NAIROBI, Kenya -- Supertankers -- the hulking, slow-moving ships that transport half the world's oil -- have few defenses against terrorist hijackers like those envisioned by Osama bin Laden, security experts said Saturday.
Al-Qaida operatives with enough training could easily manage to capture ships carrying millions of gallons of oil or liquefied natural gas. All they would have to do is imitate the tactics of Somali pirates who already use small boats to overpower tanker crews in mostly remote locations, the experts said. Few supertankers have armed guards, due to gun import laws and the risk of accidental gunfire igniting explosive cargos.
But once terrorists captured a supertanker, it wouldn't be so easy to sow the economic chaos and costly environmental destruction bin Laden desired and outlined in secret files captured from his Pakistan hideout. It's actually extremely complex to blow up a supertanker or even sink it near heavily guarded oil shipping lanes like the Suez Canal, the Panama Canal or the Strait of Hormuz at the end of the Persian Gulf.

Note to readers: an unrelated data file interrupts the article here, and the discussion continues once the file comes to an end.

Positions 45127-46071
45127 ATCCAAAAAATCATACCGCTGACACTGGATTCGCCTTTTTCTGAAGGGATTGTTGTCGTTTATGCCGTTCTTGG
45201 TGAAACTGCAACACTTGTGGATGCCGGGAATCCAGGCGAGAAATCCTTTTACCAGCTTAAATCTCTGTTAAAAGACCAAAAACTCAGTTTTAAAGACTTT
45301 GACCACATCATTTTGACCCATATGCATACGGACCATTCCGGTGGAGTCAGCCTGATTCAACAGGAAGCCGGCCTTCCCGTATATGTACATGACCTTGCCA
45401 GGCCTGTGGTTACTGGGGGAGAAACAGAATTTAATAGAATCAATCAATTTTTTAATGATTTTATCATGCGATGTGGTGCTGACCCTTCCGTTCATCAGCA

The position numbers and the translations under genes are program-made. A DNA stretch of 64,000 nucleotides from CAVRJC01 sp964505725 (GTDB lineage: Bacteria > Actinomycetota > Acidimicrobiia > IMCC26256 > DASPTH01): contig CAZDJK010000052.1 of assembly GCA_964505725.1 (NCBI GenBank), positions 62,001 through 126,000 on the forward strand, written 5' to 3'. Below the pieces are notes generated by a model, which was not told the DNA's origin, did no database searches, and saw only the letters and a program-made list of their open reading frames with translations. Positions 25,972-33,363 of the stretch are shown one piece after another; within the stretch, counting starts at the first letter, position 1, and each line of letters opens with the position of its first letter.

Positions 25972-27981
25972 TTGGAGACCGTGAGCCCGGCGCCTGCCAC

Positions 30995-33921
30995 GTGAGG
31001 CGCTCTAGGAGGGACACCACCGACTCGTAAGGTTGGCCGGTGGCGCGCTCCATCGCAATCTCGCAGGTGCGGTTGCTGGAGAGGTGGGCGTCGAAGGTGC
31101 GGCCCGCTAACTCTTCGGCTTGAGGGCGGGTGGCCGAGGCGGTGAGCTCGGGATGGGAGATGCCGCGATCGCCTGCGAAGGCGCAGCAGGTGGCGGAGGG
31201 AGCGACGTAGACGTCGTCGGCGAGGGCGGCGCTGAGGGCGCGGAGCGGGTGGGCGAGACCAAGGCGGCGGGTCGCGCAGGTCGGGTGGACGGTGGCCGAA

"It would only be a risk if they could sail it undetected and had worked out how to blow it up, which is pretty complicated," said Graeme Gibbon-Brooks, the head of Dryad Maritime Intelligence.
The FBI and the U.S. Department of Homeland Security issued a confidential warning to authorities and the energy industry Friday that al-Qaida was seeking information on the size and construction of tankers.
The newly revealed plot showed that while bin Laden was scheming about the next strike to kill thousands of Americans, he also believed an attack on the oil industry in "non-Muslim waters" could create a worldwide economic panic that would send oil prices soaring and hurt Westerners at the gas pump.
Oil already is a known target. On Saturday, a truck tanker carrying oil for NATO forces in Afghanistan exploded in northwestern Pakistan as people tried to siphon off fuel, killing 15. Fourteen other NATO oil trucks were damaged in a bombing at a nearby border town, but no one was hurt.